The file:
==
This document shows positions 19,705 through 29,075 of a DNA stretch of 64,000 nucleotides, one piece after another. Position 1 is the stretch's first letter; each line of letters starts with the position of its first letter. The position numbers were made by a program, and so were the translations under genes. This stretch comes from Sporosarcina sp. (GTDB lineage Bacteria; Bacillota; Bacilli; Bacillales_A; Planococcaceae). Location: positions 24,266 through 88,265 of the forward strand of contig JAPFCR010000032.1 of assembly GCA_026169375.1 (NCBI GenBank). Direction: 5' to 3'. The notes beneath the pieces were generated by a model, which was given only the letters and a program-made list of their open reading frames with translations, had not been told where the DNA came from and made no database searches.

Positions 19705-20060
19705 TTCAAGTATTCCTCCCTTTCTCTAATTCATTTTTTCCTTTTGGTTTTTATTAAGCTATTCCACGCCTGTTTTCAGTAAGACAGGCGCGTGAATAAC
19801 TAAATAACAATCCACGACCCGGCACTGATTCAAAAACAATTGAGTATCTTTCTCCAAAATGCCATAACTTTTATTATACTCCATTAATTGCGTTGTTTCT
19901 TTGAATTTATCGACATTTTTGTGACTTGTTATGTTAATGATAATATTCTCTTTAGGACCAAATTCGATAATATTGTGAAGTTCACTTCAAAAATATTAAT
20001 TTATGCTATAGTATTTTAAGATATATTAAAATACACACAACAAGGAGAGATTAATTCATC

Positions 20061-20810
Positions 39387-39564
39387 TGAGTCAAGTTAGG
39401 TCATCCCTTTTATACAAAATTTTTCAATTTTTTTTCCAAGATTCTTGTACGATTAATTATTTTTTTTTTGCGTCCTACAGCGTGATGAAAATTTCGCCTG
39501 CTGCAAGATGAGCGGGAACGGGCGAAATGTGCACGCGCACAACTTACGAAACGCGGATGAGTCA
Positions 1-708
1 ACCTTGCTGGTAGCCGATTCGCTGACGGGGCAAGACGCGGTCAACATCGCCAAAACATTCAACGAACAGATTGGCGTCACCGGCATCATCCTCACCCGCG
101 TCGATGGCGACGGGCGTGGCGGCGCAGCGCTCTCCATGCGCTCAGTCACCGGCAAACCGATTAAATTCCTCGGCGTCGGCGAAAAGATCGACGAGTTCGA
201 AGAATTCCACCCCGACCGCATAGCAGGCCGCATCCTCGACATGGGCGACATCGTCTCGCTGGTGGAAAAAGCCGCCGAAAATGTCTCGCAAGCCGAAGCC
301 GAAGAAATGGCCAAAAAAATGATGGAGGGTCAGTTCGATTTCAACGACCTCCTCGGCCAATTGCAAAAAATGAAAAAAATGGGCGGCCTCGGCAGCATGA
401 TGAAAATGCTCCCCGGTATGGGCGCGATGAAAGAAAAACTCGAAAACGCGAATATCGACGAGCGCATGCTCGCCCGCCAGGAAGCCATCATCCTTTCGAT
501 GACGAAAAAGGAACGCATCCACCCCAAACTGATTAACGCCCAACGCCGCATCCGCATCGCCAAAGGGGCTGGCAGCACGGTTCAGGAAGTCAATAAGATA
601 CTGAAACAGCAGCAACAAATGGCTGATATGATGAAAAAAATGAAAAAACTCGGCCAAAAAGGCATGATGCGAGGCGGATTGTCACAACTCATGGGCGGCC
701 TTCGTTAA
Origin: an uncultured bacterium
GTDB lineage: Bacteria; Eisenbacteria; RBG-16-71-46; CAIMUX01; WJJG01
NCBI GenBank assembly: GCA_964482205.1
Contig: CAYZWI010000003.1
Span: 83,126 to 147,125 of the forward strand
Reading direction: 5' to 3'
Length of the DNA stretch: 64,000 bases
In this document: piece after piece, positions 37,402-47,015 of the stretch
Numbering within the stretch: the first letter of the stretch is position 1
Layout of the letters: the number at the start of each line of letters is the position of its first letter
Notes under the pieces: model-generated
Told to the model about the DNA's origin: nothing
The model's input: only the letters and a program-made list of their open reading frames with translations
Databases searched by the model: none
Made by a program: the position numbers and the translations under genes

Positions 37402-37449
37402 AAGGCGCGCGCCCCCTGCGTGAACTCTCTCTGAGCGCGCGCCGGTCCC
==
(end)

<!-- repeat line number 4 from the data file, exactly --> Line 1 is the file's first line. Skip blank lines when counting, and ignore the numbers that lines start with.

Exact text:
19801 TAAATAACAATCCACGACCCGGCACTGATTCAAAAACAATTGAGTATCTTTCTCCAAAATGCCATAACTTTTATTATACTCCATTAATTGCGTTGTTTCT